A person driving less than 60 miles a day with the Swedish hybrid will produce zero emissions. According to Volvo, almost 80 per cent of the drivers in the U.S. do not travel more than 60 miles a day. For a 100-mile drive with full batteries, the first 60 miles will be with no fuel consumption and the remaining 40 miles will be at 60 mpg. No more than 0.67 gallons of fuel is needed to go 100 miles, which is equivalent to 150 mpg.

Silicon Valley-based Tesla Motors has just started production of its $100,000 all-electric sports car, with first shippings targeted at a wealthy crowd of actors like George Clooney and corporate celebrities like Google's Larry Page. Volvo does not believe that an all-electric solution is yet realistic for the mass market, but appreciates the wide variety of projects around electric car development.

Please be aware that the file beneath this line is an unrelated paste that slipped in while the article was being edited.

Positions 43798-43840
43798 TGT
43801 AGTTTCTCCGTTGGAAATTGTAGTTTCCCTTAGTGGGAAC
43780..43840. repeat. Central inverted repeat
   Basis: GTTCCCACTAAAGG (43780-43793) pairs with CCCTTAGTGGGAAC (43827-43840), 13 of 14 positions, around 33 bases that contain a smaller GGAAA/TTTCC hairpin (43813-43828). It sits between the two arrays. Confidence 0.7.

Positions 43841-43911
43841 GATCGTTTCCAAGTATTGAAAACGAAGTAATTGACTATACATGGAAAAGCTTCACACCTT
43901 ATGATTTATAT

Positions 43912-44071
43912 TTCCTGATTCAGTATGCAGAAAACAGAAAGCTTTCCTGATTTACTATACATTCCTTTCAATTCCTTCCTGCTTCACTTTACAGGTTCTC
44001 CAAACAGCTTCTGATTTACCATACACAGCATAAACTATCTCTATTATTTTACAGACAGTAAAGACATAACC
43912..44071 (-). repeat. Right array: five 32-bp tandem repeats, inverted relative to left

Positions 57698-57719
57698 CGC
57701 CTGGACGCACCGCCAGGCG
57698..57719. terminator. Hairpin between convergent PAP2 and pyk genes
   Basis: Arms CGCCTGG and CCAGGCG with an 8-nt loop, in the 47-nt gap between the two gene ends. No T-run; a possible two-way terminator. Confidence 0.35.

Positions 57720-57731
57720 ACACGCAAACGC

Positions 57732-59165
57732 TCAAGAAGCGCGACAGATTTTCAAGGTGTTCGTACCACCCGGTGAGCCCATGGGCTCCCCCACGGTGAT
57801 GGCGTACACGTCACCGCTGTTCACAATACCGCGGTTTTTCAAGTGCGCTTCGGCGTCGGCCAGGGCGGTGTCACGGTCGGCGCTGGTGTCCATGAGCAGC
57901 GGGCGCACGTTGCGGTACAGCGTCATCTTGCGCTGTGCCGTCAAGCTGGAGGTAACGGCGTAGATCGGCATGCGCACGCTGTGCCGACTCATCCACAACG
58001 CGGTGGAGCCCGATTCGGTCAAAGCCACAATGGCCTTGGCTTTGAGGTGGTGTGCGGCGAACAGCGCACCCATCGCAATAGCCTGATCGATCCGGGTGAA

“The more electric car-manufacturers on the road, the better,” said Mr. Gustavsson. “It provides incentive to battery producers to improve power efficiency, price and quality."

The Swedish hybrid has a lithium ion battery, which is lighter and more energy efficient than traditional led-acid batteries. Batteries can be recharged via a regular electrical outlet, which takes about four hours and could be done over-night in a garage or a parking lot. The electric socket is placed between the two front wheels, to make it easy to plug into the mains wall socket. This differs from Tesla’s design, where the socket is placed on the left side where normally gasoline goes into a car.

“Re-charging an electric car is not a matter of re-fuelling,” said Mr. Gustavsson. “Tesla’s design could actually give the wrong impression that charging is faster than it really is. Even if we bring charging-time down to an hour it is still way longer than a stop at the gas-station."